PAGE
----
Way back in 1976, when my music student friends and I took our seats in Huddersfield Town Hall to hear the American composer Steve Reich and his band, we’d never heard of him. “Steve Reich. Who’s he?” we asked. Little did we know that he was to become one of the most internationally famous and influential composers of the 20th and 21st centuries.
Steve Reich and another band member stood before us and immediately began clapping a rhythm over and over. Then one seemed to go out of time with the other. It kept changing a bit and getting more and more out of sync. I was fascinated by it. The piece: Clapping Music changed my view of music forever.
It’s so simple and so difficult at the same time. One person jumps forward one quaver (eighth note) after a set number of bars, and jumps again and again after the same number of bars until eventually the two are clapping in sync again. In the following clip, the pattern (for the hands on the right) changes every 8 bars and is indicated by dots. Here, the hands viewed on left side, stay the same all the way through. Try it!
I came back to thinking about my first Reich concert, during a Covid lockdown, when I watched a live stream performance of his music and a conversation between Steve Reich and his cousin, the artist Amy Sillman. She asked him about the influences on his early works.
Reich explained how he came to write Clapping Music. He recounted how, on a European tour with his band, they had gone to hear some flamenco musicians, while they were (no, not in Spain) in Brussels. It was not the flamenco guitar and vocals that had impressed him but the hand-clapping or palmas. He suddenly saw the potential to create music that could be played spontaneously, anywhere – no instruments needed. For percussionists, with their array of kit, this seemed an attractive idea.
Here’s an example:
The initial inspiration may have come from flamenco but the rhythm that forms the basis for Clapping Music shows the influence of an entirely different culture: Ewe drumming from Ghana. Reich had come across a book “Studies in African Music” by A.M.Jones who had transcribed some of the rhythms of Ewe drumming into Western notation.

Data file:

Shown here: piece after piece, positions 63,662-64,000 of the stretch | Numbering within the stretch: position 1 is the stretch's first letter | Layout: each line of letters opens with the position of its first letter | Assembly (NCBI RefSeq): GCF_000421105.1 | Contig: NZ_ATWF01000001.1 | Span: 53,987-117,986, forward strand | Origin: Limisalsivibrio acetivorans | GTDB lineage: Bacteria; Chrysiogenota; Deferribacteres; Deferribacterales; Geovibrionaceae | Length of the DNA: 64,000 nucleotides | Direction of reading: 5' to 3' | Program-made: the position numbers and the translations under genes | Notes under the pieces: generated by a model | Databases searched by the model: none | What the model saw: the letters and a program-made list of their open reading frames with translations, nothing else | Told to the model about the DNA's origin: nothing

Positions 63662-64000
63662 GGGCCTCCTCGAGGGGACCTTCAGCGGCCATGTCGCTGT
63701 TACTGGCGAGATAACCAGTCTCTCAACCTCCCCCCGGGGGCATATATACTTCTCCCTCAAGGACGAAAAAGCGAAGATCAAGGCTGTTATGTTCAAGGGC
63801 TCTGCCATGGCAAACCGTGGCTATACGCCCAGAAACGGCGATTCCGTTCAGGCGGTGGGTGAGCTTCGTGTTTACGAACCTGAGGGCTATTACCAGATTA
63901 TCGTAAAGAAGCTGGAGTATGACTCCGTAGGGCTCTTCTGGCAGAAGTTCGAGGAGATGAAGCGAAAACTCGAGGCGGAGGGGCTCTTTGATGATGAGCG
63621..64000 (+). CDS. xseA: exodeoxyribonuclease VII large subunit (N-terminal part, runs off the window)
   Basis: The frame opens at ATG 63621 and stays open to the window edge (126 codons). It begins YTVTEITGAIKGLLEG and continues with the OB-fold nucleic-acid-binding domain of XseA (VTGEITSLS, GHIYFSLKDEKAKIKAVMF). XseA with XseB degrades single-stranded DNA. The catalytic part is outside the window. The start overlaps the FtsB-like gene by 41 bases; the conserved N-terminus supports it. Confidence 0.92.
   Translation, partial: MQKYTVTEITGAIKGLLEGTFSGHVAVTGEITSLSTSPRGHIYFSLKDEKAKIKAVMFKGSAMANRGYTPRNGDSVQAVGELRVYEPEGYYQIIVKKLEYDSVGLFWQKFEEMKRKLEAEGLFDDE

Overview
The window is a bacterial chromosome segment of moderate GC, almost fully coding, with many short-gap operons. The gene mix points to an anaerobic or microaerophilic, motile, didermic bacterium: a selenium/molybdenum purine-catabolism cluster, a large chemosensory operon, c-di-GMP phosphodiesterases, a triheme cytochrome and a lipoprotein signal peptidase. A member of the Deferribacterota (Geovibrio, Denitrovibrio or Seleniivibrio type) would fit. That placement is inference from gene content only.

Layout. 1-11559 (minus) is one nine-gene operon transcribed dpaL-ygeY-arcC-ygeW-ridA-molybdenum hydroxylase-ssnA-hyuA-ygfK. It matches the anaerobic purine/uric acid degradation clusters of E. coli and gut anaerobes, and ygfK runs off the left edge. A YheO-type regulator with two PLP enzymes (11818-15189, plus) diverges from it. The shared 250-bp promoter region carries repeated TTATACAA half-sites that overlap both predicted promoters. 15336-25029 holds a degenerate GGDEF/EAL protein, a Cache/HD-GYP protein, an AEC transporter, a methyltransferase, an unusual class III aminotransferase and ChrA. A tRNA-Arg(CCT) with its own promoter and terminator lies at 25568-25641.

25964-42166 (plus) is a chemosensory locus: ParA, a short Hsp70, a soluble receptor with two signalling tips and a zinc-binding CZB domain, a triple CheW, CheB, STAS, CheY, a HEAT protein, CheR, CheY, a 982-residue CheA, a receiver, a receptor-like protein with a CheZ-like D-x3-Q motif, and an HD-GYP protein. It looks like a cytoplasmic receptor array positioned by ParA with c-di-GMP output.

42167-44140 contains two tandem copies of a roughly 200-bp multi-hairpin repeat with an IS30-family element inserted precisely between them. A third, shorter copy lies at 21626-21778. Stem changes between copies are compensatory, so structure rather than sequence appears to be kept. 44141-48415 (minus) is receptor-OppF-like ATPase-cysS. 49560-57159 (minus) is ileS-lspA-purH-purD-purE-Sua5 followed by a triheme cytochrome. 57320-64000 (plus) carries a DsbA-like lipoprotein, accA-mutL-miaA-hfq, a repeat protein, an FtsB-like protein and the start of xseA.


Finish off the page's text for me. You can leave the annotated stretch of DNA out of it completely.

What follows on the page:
“It was like looking at a blueprint for something completely unknown. Here was a music with repeating patterns … which were superimposed so that the downbeats did not coincide.” (Writings on Music: 1965 – 2000, Steve Reich. Oxford. 2002).
In 1970, Reich went to study Ewe music in Ghana with master drummer, Gideon Alorwoyie. It confirmed for Reich his desire to write music that he could perform with his own percussion ensemble, with new ways of composition, which he had already begun to explore.
The repeated phrase of Clapping Music is similar to a bell pattern found in Ewe music which you can hear in the following clip.
In Ewe music, the bell pattern repeats throughout whilst the layered drum parts create complicated poly-rhythms, as the musicians play in different metres simultaneously.
Reich’s piece is very straightforward until the second player starts to shift one quaver forward. It’s a development of a “phasing” technique he had devised, where one part gradually shifts ahead of the other but here the shift is sudden. The resulting complexity is extraordinary. In fact, a few of the comments about the Steve Reich clip, mention the look of concentration on both musicians’ faces and the fact that they use notation. If you’ve tried it you’ll know why. Yep, it is tricky.
Hearing Clapping Music (and the rest of that Reich concert) for the first time made a huge impression on me because it was so unexpected and nothing like the Western classical music I had been learning and loved so much. It was new and intriguing. I was already open to listening to the new music we were exposed to, at what was to become the home of Huddersfield Contemporary Music Festival, but unlike some of the works I had heard, I could relate to this immediately. And this was a composer I would continue to follow. I have listened to Steve Reich’s music ever since. And I’ll continue to practise Clapping Music till I’ve cracked it.